The Puritans Win Round One

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I’m sure you all have seen the headline about the soda companies agreeing to stop selling most of their products in schools. This is a good example of companies agreeing “voluntarily” (i.e., when the tide of public opinion is turning against them in such a way as might affect their bottom line) to do the right thing.

Now, you guys know I love William Saletan. He spends most of this article saying not-so-nice things about Bill Clinton (I’m posting it for those Clinton-haters who might enjoy such — I have a love-disappointment relationship with the man myself), but I thought this was a good insight about the tension in our culture between libertinism (is that a word?) and puritanism:

A couple of weeks ago, I speculated that the first stage of the war on fat, which Clinton has adopted as one of his post-presidential missions, would be a rout. In this phase of the war, health advocates have targeted the sale of junk food to kids. I figured soda companies would lose this round, eventually fleeing schools where they currently hold contracts to sell their slush. But I didn’t expect them to surrender—or, in homage to Clinton, look like they’re surrendering—this fast. Score one for the big guy.

The reason I expected the companies to lose this round is that it’s easy to wage moral crusades when the only freedoms in the way are those of children. Americans have long been driven by two deep longings. The first is to be left alone. The second is to tell other people what to do. On most moral issues—abortion, porn, video games, alcohol, tobacco, guns—the easiest way out is to inflict our piety on minors. All the righteous satisfaction, none of the libertarian backlash. Great taste, less filling.

Clinton’s the perfect guy to lead this phase of the war. Remember V-chips? School uniforms? He and his on-and-off political mistress, Dick Morris, knew we wanted our president to affirm community and family values, as long as none of those values messed with our HBO. The war on fat follows the same script. Who’s coughing up the Coke machines? Schools, not offices. Who’s getting squeezed to drop junk food ads? Nickelodeon and Channel One.

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3 Responses to “The Puritans Win Round One”

  1. juvenal_urbino Says:

    Thanks for posting that, Sandi. I really don’t know anything about the soda machine issue(?), but I thought the 2nd paragraph and the first part of the 3rd were very insightful as general observations.

  2. Sandi Says:

    My understanding is that the soda industry teamed up with local school districts, giving them a share of the profits from the vending machines in return for access to the schools (and thus the students). The school districts needed the money, so they participated. But a lot of pressure has been brought to bear on the industry to stop this practice, and pursuant to this deal they agreed not to sell sugared sodas anymore in schools — I think the deal is that diet sodas can still be sold in high schools, as can sports drinks. The premise being that consumption of soda contributes to childhood obesity. I’m sure this is true — it really is an amazing number of empty calories if you drink it in large quantities, as a lot of people do.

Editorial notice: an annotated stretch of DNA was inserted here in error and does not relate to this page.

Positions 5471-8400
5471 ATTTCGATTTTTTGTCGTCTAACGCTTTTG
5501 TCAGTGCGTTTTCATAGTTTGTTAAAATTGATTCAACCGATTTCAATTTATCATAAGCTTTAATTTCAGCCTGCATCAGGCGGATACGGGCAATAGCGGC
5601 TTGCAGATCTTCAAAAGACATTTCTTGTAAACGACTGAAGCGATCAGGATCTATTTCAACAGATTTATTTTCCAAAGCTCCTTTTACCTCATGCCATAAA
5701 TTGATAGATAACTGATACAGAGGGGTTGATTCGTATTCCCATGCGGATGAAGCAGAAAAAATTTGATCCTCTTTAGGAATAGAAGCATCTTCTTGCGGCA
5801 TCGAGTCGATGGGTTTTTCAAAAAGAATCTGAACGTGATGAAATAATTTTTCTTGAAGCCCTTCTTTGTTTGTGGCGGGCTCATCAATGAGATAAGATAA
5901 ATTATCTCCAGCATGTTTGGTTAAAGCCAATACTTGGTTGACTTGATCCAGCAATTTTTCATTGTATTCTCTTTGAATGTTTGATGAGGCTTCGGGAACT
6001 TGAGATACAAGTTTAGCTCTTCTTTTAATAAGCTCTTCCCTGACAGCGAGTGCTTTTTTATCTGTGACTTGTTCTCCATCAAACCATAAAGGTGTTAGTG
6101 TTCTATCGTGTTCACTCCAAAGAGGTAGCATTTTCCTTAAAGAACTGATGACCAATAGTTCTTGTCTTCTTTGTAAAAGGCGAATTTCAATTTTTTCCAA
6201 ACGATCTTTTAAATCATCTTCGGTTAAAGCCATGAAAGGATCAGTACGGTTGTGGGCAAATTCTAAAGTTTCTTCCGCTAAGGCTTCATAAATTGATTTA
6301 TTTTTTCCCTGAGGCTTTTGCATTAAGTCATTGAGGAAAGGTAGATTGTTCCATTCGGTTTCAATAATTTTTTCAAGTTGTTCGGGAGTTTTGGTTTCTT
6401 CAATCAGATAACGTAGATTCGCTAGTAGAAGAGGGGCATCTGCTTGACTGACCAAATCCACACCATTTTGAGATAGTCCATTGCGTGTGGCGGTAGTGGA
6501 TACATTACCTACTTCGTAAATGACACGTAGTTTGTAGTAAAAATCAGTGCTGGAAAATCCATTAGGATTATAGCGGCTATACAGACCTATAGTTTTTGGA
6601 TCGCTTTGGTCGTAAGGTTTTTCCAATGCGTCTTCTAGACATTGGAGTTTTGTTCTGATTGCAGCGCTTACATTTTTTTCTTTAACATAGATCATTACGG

3. Capt MidKnight Says:

    Bill Clinton back in the news. And Dick Morris, my favorite Washington Beltway weasel. Just perfect.
    It’s no surprise to find “Slick Willy” involved in this kind of a movement, and Saletan’s article about the motivations of all the different players makes a lot of sense to me. Sandi, thanks for bringing the article up. I may have to start reading this guy. I know he probably slams right wing types too. That’s fine – some of them deserve it – just be willing to work both sides.

    Back during the late ‘90s, in the middle of some Clinton scandal or other, a therapist who specialized in treating adult children of alcoholics came out with a book titled “The Dysfunctional President.” In it, he claimed that Clinton was a textbook case of an untreated adult child of an alcoholic parent – in Clinton’s case, his step-father. He went into several of Clinton’s character flaws, which were coming out in public due to one breaking “Bimbo eruption “ or other, and claimed that they exactly what he would expect based on his experience treating this problem in many patients. I’m not an expert on such things, but he had some interesting points.

    Bill Clinton was the first president in my lifetime who was younger than me – one year. We both grew up in Arkansas in the ‘50s and ‘60s. Bill never really worried me as a president. I always saw him as a consummate politician and self promoter, willing to take almost any position and do whatever it took to win. It seemed to me that getting elected, and thus insuring another term in the public eye was an end in itself, and policies were just a means to that end. His wife, however, I always felt was a different story. I think policies mean something to her and that she really has a political agenda past just getting elected. To me, she comes across as much more of a “True Believer” – the type that worries Juvenal among others.

    BTW, another piece of Clinton that strikes close to home for me:
    My mother got to meet the director of the nursing home where my father spent the last 8 years of his life several times and got to know her a little. Her name was Juanita Broadrick.

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